Reviewed by Nicholas Nace
What would Jesus do? The “if” that necessarily follows this question attempts to bring his exemplary life closer to the details of ours—to make him “Personal”, as Depeche Mode might argue. If he were a high school teacher named James Callahan, Jr. living in a subdivision of Maryland in 1989 who has a “weird thing going on with his mother,” Jesus Christ would wear an “aviator jacket and black jeans,” he would have a curly mullet that the devout would long to touch, and he would desire most of all to be adored by his teenaged disciples. He would be, in other words, one of us. Or so the poet BK Fischer imagines in Radioapocrypha, a novella composed entirely of lyric poems, in prose and verse, that together form a fragmentary narrative in which gospel and gossip begin to seem indistinguishable.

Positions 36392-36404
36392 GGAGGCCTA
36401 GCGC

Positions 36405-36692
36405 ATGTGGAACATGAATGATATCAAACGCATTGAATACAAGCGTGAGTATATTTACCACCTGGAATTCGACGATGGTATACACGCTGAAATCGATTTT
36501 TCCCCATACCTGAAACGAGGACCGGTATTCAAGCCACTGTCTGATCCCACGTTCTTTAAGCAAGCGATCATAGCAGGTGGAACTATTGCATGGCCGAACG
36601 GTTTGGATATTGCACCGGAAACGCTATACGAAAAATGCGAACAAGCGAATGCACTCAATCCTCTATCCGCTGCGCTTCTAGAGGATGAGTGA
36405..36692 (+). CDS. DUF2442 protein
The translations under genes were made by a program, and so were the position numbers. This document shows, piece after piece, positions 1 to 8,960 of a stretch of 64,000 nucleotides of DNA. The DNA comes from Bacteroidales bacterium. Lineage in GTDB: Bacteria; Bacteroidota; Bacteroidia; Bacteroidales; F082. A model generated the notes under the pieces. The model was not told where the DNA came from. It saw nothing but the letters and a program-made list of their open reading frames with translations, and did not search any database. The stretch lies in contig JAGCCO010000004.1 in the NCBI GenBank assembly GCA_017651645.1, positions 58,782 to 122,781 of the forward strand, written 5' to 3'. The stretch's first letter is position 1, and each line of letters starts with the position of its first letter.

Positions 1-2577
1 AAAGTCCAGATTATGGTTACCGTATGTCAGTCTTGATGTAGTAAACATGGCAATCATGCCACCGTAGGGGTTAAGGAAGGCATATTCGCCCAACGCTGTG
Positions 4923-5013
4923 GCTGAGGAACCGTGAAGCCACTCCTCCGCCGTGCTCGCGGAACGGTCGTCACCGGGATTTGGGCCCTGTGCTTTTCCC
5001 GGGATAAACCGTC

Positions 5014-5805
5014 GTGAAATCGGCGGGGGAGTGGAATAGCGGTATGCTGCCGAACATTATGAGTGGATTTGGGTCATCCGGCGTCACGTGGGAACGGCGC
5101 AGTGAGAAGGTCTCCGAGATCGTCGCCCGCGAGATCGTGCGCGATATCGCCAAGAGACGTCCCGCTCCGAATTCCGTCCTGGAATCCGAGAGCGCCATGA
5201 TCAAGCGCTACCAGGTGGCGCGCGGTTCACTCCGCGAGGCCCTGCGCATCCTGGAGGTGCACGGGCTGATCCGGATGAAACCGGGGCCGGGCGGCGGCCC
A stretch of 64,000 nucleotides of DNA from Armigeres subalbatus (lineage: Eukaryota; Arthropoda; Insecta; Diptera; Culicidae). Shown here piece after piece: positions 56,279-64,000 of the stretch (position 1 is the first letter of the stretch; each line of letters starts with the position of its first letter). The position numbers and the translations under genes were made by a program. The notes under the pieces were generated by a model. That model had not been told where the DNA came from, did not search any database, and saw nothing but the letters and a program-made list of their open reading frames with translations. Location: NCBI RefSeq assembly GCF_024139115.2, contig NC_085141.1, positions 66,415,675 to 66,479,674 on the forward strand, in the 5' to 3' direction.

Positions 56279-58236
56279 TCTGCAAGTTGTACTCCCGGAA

Of course, 1989 marked an end of a world historical era—but for those working through the equations of “Algebra II/Trig,” it was just another summer. “Bob Dylan didn’t have this to sing about,” the poet Joshua Clover has claimed of this particular year, but what Fischer presents instead is a phone conversation in which the poet herself acts as an amanuensis for a woman named Maren, who is “sifting” through memories, struggling to understand the touching faith she once had in her own personal Mr. Callahan. Maren is the Mary Magdalen to Callahan’s Jesus, and her story roughly parallels the apocryphal Gospel of Mary, which, despite having come down to us with much of its text lost to time, still has enough authority to cast doubt on the gospels deemed canonical.Any recollection of high school, even of its mortifications, will be doomed by the knowledge and rationalizations of intervening years. It will seem, in retrospect, to be “another life,” one that “doesn’t matter” now that adulthood has offered a new perspective in which Maren says, “I feel sorry for her, the girl I was.” Still, despite the lip service paid to these ideas, Maren’s past feels in urgent need of being put straight, of comprehending its dubious visions, hasty interpretations, and fleshy truths she feels she “shouldn’t be telling.” The whole book, in fact, is an act of recovery, starting with the first poem, “Annunciation,” which in its modern context is reduced to its near homophone of enunciation—just being willing to speak for the past sets the conditions for its conception. Details that started as “half of half knowledge” are steadily diminishing at a predictable rate, transformed by the way drama appears increasingly small in the distance of hindsight. Minor characters offer interpretation in place of facts, as in “Denial,” when Parker, a Peter figure, concludes of Callahan that “He was always, um, you know, a little off.” What acts as a preservative—a string on which our memories collect—are the reference points of culture, sacred as rosary beads. In this way, the reconstruction of Callahan’s story involves a balancing of collective memory with individual impressions mixed among italicized quotations from Emmanuel Levinas, the gnostic gospels, as well as Depeche Mode, REM, Prince, Edie Brickell & New Bohemians, The Bangles, Sonic Youth, Alphaville, and an awful lot of Joy Division.